90 Minutes in Heaven—The AllMovie Review

★ ½

A more accurate title for 90 Minutes in Heaven would be 90 Minutes in a Hospital. Moviegoers hoping to gain a glimpse of what heaven might look like won’t get much of an idea from this religious drama based on a true story, which is set largely in a Houston medical center. In fact, only about five minutes of the film’s two-hour run time actually take place in the celestial dwelling, and the sequence in question occurs during the last 15 minutes. By then, most viewers will likely wish they were in heaven instead of watching this well-intended but plodding story.

The movie gets off to a strong enough start as it introduces us to Texas pastor Don Piper (Hayden Christensen), his devoted wife Eva (Kate Bosworth), and their three children. One day, while Piper is driving home in a heavy downpour, his car is crushed by a semitrailer truck that crosses into his lane on a rain-soaked bridge. When paramedics arrive and fail to locate a pulse, Piper is pronounced dead. His badly mangled body, twisted and trapped inside the car, is left there for 90 minutes. As he later explains, there was “no need for speed” to cut him out of the demolished vehicle, since he was considered deceased. Fortunately, a fellow pastor arrives on the scene, squeezes his way into Piper’s car, and begins to pray for him. As he does so, Piper miraculously comes back to life and begins to sing. He is then rushed to a nearby hospital. For the next hour and a half, the movie recounts in torturous, unnecessary detail Piper’s struggle to regain his health and walk again, while he also wrestles with the question of why God allowed this tragedy to happen.

One of the major problems with this film is that Piper remains silent regarding his heavenly experience, telling no one about it. Although this is true to the real-life story, it badly hampers the drama. By the time Piper finally opens up, more than 150 days after the accident, the revelation has lost much of its power. It doesn’t help that Piper is perpetually grumpy and unappreciative, and that his gloomy attitude soon becomes irritating. At one point, even his wife says, “I am tired of this.” Even more frustrating, Christensen gives a bland, one-note performance as Piper; sadly, he’s no more believable as a Texas pastor than he was as Anakin Skywalker in the Star Wars prequels. Bosworth, who is married to Michael Polish, the film’s writer-director, fares better, but her hubby’s lackluster script doesn’t give her much to do other than look harried and sit around waiting to hear updates from doctors in one lifeless scene after another, most of which should have been left on the cutting-room floor. Indeed, this movie could have been more ruthlessly edited from start to finish: When you have three scenes set at a McDonald’s, it’s time to take out the scissors.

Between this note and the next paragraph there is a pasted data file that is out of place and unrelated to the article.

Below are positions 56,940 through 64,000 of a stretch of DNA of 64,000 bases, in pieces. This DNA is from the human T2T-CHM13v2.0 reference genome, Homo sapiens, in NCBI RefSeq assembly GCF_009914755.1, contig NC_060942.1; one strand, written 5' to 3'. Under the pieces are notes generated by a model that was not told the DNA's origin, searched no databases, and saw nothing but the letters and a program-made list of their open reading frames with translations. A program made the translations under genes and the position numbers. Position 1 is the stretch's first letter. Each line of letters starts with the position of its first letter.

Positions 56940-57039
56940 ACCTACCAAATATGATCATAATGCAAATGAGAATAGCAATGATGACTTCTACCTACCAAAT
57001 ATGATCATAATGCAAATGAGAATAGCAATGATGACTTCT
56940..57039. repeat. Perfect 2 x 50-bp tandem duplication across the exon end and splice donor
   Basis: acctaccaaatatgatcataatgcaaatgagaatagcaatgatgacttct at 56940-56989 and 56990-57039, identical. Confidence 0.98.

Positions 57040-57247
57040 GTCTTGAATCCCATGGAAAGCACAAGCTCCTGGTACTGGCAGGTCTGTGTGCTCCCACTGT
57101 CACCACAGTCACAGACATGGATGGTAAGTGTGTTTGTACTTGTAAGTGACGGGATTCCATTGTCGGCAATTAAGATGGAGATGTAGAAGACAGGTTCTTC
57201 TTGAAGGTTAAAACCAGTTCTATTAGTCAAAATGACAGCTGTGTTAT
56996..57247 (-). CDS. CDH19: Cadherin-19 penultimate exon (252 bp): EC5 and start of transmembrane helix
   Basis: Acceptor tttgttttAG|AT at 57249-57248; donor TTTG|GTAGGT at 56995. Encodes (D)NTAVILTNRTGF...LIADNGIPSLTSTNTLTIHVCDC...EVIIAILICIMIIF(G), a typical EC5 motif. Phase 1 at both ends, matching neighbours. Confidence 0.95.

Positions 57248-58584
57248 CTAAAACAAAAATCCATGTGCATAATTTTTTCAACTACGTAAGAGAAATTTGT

Piper’s story is truly remarkable. He documented his account in a 2004 New York Times best-seller, and has spoken about his experience in churches around the world. It’s a pity his book has been adapted into such a laborious affair; viewers seeking a more polished and involving heavenly drama should instead check out Heaven Is for Real, which stars Greg Kinnear and was directed and co-written by Braveheart scribe Randall Wallace. Late in 90 Minutes in Heaven, Piper, referring to his tragic ordeal, says, “If God brings you to it, he’ll see you through it.” God help anyone who attempts to sit through this listless mess.